Union boss: Cost cuts to blame for dirty DMC tools
A union leader representing Detroit Medical Center workers has issued a report blaming cost-cutting for a decade of problems with dirty surgical instruments at the hospital’s Midtown campus and proposing a series of investments to fix them.
In the past few days, a report from an American Federation of State, County and Municipal Employees local chair was sent to the system’s Children’s Hospital of Michigan unionized workers. It addressed The Detroit News investigation into 11 years of complaints about dirty, broken and missing tools at the hospital system that was acquired in 2013 by the for-profit Tenet Healthcare of Dallas, Texas.
“The TRUTH is that both ... workers and their unions have been begging management to address these issues FOR YEARS,” read the report from Donna Stern, unit chair of AFSCME Local 140 that represents 250 Children’s workers including a quarter of the Midtown campus’ 70 sterilization technicians.
“The cause of these problems are no great mystery,” the report continued. “Quality healthcare cannot be provided when shareholder profits are the real priority.”
The report recommends six solutions, including hiring more staff and implementing quality controls, that Stern said DMC leaders have rejected over the years.
It comes as regulators from the state Department of Licensing and Regulatory Affairs and federal Centers for Medicare and Medicaid Services are amid an investigation into the DMC. It focuses on The News’ revelations that improperly sterilized tools complicated operations from brain surgeries to spinal fusions, kept patients under anesthesia unnecessarily and led to cancellations of dozens of operations.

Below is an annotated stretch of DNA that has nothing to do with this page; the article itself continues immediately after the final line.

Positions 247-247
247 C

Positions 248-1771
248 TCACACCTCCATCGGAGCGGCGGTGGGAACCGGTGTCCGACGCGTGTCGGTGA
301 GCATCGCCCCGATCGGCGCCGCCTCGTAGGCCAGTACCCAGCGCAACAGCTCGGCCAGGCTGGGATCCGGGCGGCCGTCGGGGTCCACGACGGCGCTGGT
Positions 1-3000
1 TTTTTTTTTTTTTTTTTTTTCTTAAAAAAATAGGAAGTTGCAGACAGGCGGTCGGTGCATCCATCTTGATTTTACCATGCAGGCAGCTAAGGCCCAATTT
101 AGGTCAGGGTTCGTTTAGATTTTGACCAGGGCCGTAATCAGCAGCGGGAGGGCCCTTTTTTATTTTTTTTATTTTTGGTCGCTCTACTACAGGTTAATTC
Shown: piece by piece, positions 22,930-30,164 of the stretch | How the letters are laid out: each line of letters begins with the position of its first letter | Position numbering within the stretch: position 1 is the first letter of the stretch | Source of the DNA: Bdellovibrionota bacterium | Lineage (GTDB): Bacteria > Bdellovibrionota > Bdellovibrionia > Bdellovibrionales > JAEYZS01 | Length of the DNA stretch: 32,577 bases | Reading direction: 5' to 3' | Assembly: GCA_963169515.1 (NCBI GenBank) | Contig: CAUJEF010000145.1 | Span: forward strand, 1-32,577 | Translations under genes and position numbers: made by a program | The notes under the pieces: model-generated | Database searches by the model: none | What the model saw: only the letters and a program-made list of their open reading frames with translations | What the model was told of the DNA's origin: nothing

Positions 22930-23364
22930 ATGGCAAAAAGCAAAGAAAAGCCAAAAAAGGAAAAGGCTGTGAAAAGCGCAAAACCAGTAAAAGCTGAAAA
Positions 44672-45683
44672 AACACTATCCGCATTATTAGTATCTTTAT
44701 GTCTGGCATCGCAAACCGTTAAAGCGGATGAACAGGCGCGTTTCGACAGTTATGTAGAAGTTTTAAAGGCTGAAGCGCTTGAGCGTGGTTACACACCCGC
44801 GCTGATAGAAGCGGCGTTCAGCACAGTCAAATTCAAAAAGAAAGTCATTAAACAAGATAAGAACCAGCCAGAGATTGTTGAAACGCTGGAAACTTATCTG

The News series was based on 200 pages of emails and internal reports from doctors and administrators complaining the issue put patients at risk, an assertion the DMC denies. The system has said no infections were caused by dirty instruments, which its quality control system prevented from reaching patients.
“DMC management, our union representatives and our employees are working together to ensure that we are delivering high quality care to patients and making sure our hospitals run as efficiently as possible,” the DMC said in a statement Monday.
The DMC has said the problem stems from a Central Sterile Processing Department. Located in the basement of Detroit Receiving Hospital, its workers clean, sort and package thousands of instruments per day into sets for surgery at Receiving, Children’s, Harper University, Hutzel Women’s and DMC Heart hospitals.
Stern leads one of four locals that represents DMC sterilization departments. Another two AFSCME locals along with the Service Employees International Union represent unionized DMC employees.
Stern told The News her report represents her views and not necessarily those of AFSCME Council 25. Its president, Al Garrett, did not return messages for comment. Nor did Marge Robinson, president of the SEIU Healthcare Michigan. The News on Monday could not reach the chairs of AFSCME’s other locals — No. 181, representing workers at Receiving, and No. 3695, representing Hutzel workers.